United Nations: UN Secretary General Ban Ki-moon appealed to the Security Council Thursday for action to halt Yemen`s slide toward anarchy, warning the country was "collapsing before our eyes."
The UN chief was reporting to the 15-member council following his visit to Saudi Arabia and the United Arab Emirates for talks that he said focused on "preventing civil war in Yemen."
"Let me be clear: Yemen is collapsing before our eyes. We cannot stand by and watch," Ban told the council.
He called for President Abedrabbo Mansour Hadi and his prime minister to be "granted freedom of movement" following the power grab by the Shiite militia known as the Huthis which has left them under de facto house arrest.
Ban at the weekend called for Hadi to be fully restored as president, following talks with King Salman in Saudi Arabia, which has described the Huthi power grab as a coup.
Yemen, a key US ally in the fight against Al-Qaeda, has been in turmoil since the Huthis seized Sanaa in September and ousted the government last week.
UN special envoy Jamal Benomar warned that Yemen was "at a crossroad."
"Either the country will descend into civil war and disintegration, or the country will find a way to put the transition back on track," Benomar told the council by video link from Sanaa.
Benomar has been leading UN efforts to broker a deal that would push the Huthis to step back from their power grab and restore some measure of stability in the impoverished Arab country.
The instability is creating conditions for Al-Qaeda in the Arabian Peninsula (AQAP) to expand its foothold to other parts of the country after AQAP fighters seized control of a camp on Thursday, Benomar said.Following behind-closed door consultations, Britain said it would be working with Jordan on a resolution that would outline the Security Council`s stance on Yemen.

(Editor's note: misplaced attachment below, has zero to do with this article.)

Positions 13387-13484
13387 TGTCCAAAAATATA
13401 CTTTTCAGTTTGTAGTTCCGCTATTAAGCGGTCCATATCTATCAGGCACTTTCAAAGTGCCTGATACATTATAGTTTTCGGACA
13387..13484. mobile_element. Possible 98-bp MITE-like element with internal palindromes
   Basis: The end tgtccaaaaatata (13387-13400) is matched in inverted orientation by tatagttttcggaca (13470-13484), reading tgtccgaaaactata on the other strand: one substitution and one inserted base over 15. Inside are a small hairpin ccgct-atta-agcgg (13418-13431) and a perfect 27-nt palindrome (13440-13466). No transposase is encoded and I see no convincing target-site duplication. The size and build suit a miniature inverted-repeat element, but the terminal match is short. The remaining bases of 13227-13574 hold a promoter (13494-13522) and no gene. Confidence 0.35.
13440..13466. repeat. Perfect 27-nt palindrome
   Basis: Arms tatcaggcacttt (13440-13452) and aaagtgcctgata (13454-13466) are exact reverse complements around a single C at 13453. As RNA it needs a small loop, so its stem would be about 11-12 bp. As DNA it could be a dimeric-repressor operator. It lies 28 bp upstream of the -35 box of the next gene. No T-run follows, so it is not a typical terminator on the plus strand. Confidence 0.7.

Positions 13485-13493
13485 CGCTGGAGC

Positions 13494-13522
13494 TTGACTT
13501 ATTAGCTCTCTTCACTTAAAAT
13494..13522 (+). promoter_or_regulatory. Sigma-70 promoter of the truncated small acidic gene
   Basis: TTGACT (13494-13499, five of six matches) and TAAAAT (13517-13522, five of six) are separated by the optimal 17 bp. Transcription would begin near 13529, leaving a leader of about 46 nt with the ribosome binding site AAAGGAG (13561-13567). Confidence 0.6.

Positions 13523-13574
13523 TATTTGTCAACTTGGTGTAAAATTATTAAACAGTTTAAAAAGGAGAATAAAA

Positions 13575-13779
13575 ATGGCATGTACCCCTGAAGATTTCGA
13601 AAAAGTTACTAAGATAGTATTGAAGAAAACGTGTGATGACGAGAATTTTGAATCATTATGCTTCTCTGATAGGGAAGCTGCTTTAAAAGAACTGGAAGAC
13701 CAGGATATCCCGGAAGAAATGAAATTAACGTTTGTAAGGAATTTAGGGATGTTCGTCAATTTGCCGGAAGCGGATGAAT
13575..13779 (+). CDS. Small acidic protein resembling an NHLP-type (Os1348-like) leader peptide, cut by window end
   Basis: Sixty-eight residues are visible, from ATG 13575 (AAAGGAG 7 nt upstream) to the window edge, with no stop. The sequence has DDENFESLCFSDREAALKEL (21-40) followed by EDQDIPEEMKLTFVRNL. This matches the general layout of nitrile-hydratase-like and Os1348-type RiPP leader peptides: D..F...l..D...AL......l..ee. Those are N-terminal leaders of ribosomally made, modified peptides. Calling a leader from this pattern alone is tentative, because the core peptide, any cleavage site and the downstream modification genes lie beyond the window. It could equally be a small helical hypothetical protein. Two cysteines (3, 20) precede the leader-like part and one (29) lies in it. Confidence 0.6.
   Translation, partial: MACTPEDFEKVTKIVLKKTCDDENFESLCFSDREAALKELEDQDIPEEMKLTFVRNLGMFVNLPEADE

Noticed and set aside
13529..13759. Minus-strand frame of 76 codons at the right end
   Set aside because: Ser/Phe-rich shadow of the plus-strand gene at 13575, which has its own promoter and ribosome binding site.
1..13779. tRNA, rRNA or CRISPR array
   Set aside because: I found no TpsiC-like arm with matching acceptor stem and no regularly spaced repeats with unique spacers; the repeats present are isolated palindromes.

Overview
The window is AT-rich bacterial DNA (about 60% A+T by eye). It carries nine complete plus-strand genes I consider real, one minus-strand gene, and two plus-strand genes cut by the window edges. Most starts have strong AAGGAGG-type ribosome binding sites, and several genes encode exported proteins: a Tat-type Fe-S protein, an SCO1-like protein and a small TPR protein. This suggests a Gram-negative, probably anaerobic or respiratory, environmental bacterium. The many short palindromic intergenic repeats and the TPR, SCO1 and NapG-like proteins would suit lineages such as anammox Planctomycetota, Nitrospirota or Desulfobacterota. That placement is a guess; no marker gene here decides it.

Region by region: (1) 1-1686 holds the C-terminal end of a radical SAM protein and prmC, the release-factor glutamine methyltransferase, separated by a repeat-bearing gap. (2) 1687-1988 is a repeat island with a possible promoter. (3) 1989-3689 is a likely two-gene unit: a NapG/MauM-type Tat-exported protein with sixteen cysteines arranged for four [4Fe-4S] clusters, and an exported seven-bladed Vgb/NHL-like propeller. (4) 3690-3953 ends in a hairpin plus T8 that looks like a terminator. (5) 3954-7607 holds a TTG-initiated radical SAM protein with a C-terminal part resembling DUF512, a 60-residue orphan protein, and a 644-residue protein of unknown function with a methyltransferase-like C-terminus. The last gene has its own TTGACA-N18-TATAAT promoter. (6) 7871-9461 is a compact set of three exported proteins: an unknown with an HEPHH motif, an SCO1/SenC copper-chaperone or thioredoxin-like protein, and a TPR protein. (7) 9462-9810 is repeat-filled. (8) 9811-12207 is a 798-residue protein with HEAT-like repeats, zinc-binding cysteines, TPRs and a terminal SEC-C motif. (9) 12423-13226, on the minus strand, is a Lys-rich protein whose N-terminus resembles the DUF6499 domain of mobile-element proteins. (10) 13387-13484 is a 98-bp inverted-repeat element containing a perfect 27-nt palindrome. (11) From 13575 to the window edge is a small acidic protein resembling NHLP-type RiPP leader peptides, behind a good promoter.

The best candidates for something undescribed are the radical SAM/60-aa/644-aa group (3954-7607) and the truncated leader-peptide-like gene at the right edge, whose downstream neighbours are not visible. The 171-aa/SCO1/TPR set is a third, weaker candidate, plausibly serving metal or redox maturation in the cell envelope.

"There was a lot of support for the idea that the council should issue a strong united message," said British Ambassador Mark Lyall Grant.
"We are planning to take that forward with Jordan and will be looking for a resolution in the next few days."
Chinese Ambassador Liu Jieyi, who holds this month`s presidency of the council, said a resolution might be the best way "to help with the continuation of the political transition."
UN diplomats raised concern that Russia may be reluctant to take a hard line on the Huthis and demand they withdraw from Sanaa.
The council last week threatened to "take further steps" if negotiations to end the crisis failed, in a veiled reference to possible sanctions.
The United States, Britain and France on Wednesday rushed to close their embassies over security fears, with US staff destroying top-secret documents and sensitive equipment before pulling out.